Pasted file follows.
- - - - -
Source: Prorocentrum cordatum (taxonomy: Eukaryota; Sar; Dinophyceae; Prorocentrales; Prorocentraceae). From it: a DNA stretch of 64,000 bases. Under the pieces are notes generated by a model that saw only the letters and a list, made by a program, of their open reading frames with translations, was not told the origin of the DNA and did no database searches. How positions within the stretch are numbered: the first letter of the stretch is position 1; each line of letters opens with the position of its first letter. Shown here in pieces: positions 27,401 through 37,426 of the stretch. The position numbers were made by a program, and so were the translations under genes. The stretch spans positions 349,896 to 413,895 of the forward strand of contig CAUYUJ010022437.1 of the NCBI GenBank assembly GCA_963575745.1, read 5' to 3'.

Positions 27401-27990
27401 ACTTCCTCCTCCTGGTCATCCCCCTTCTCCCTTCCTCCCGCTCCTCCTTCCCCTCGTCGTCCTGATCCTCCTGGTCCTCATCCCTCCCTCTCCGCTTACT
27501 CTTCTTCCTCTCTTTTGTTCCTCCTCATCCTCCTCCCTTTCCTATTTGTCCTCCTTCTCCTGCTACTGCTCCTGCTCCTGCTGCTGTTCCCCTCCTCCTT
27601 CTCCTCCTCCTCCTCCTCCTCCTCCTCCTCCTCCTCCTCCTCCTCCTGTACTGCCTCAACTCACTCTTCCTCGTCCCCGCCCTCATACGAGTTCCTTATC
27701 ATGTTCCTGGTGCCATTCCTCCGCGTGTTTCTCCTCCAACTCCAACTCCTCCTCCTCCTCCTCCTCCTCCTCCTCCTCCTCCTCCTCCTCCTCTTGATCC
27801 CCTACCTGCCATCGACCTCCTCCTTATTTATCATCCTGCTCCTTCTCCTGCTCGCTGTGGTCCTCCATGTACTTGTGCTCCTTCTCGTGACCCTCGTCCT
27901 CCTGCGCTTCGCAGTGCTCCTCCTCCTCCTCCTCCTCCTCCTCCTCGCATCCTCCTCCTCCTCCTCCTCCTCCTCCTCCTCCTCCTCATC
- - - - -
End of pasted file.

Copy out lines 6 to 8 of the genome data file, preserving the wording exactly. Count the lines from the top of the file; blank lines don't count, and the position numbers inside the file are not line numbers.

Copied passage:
27701 ATGTTCCTGGTGCCATTCCTCCGCGTGTTTCTCCTCCAACTCCAACTCCTCCTCCTCCTCCTCCTCCTCCTCCTCCTCCTCCTCCTCCTCCTCTTGATCC
27801 CCTACCTGCCATCGACCTCCTCCTTATTTATCATCCTGCTCCTTCTCCTGCTCGCTGTGGTCCTCCATGTACTTGTGCTCCTTCTCGTGACCCTCGTCCT
27901 CCTGCGCTTCGCAGTGCTCCTCCTCCTCCTCCTCCTCCTCCTCCTCGCATCCTCCTCCTCCTCCTCCTCCTCCTCCTCCTCCTCCTCATC